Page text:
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I'm 30 years old, and the only math I can remember from college is basic algebra and some probabilities. Next month, I have a machine learning project I'd like to work on, but I'll need a solid footing in linear algebra first. Are there any books or tutorials that can take me from the spotty math knowledge I have now to linear algebra?

Your help would be appreciated.

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Don't read Hoffman to start. – Samuel Reid Jan 18 '12 at 0:36
Linear Algebra by Friedberg, Insel, Spence is an excellent book. The best available at the undergraduate level, in my opinion. – user12014 Jan 18 '12 at 0:39
Friedberg, et al is good but it helps to know some abstract algebra before getting into it. – Matt Gregory Jan 18 '12 at 0:46
up vote 10 down vote accepted

Gilbert Strang's excellent book "Introduction to Linear Algebra" and video lectures are all you need to teach yourself basic linear algebra from first principles.

If you can't get the book, the video lectures and other material available at MIT OCW is sufficient, but I would recommend the book.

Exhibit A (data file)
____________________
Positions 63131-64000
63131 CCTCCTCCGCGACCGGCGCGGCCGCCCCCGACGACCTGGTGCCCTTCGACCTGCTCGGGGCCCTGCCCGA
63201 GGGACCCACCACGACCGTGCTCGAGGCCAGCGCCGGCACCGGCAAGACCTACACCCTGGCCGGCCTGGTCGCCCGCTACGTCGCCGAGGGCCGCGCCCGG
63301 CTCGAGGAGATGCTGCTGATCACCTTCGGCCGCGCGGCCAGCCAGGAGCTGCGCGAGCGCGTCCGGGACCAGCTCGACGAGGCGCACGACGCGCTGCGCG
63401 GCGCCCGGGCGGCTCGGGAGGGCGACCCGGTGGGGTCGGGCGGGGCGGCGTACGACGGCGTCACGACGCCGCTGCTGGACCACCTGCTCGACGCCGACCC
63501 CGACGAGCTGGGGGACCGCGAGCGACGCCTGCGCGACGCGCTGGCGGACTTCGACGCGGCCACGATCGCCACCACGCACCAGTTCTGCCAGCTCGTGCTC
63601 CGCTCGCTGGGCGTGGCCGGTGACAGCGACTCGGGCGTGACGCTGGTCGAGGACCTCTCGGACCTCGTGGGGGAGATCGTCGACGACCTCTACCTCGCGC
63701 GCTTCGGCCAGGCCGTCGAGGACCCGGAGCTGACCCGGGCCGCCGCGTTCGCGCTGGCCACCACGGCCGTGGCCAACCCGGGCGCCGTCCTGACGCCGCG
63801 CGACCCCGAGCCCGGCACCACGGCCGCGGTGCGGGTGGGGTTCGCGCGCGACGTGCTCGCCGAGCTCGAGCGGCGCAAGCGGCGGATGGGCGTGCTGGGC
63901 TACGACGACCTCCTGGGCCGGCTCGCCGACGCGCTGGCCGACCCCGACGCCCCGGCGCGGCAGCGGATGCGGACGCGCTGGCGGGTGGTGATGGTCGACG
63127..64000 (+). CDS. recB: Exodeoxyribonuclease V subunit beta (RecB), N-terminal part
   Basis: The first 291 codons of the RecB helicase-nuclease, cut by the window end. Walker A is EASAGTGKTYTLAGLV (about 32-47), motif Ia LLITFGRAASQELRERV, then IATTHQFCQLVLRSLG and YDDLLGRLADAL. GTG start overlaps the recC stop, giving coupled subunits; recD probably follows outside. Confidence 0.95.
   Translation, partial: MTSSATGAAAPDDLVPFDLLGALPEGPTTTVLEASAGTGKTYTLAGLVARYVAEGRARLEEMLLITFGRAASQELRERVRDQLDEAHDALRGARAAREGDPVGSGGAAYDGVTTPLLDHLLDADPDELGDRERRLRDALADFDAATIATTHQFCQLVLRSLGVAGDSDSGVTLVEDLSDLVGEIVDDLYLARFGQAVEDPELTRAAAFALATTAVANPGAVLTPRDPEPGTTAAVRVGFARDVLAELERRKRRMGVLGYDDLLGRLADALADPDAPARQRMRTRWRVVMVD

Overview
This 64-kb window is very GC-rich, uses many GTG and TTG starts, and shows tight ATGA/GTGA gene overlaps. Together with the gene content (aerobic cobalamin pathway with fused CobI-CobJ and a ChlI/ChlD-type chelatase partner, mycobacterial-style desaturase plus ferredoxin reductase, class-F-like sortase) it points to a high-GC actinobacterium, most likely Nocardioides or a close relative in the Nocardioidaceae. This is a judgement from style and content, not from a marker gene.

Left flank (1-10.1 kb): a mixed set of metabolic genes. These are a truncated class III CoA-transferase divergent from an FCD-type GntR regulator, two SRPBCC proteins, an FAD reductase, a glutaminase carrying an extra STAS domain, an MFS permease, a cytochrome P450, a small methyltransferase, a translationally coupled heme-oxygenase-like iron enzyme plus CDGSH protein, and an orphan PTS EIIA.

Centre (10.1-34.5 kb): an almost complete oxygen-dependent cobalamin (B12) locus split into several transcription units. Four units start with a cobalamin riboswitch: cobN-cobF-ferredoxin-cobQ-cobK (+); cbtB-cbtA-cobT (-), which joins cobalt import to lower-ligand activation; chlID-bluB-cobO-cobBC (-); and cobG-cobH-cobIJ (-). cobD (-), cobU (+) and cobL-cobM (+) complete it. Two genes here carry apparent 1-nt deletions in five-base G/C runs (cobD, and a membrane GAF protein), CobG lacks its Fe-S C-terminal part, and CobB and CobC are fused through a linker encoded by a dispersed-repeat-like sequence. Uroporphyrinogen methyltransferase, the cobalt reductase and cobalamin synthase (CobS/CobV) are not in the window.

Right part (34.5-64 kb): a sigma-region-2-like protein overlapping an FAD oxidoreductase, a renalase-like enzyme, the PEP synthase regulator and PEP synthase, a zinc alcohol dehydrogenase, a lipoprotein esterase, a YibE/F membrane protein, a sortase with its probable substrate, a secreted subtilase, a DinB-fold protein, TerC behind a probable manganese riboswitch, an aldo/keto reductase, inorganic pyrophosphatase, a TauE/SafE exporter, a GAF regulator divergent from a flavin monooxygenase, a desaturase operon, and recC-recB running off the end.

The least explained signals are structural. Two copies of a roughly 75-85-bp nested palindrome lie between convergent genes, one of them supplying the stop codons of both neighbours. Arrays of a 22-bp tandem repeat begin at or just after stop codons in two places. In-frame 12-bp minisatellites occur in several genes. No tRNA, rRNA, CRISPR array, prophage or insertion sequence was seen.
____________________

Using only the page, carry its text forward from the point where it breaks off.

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Thanks! I'll check out the videos now. – Subtle Array Jan 19 '12 at 6:31

In terms of textbooks, the book Introductory Linear Algebra: An Applied First Course by Bernard Kolman and David Hill is a place to start. It has many examples and starts at the very beginning. If my memory serves me correctly, the text works up to jordan canonical form. It should be noted that is book focuses heavily on calculation. Abstract vector spaces are not introduced until more than halfway through the book. Despite this, this book has many examples and problems directly related to computer science.

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Thank you for the reply. I'll check it out. – Subtle Array Jan 19 '12 at 6:32

Use Kolman/Hill. The math is really easier than calculus. If you remember systems of 2 or 3 equations and unknowns and a little bit of vectors, that is sort of the mindset you need. Anyhow, it starts from the very basics and is gentle. Is perfect for what you need, will support the machine learning class.

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Have a look at Khan Academy's Lessons:

They are equally good...

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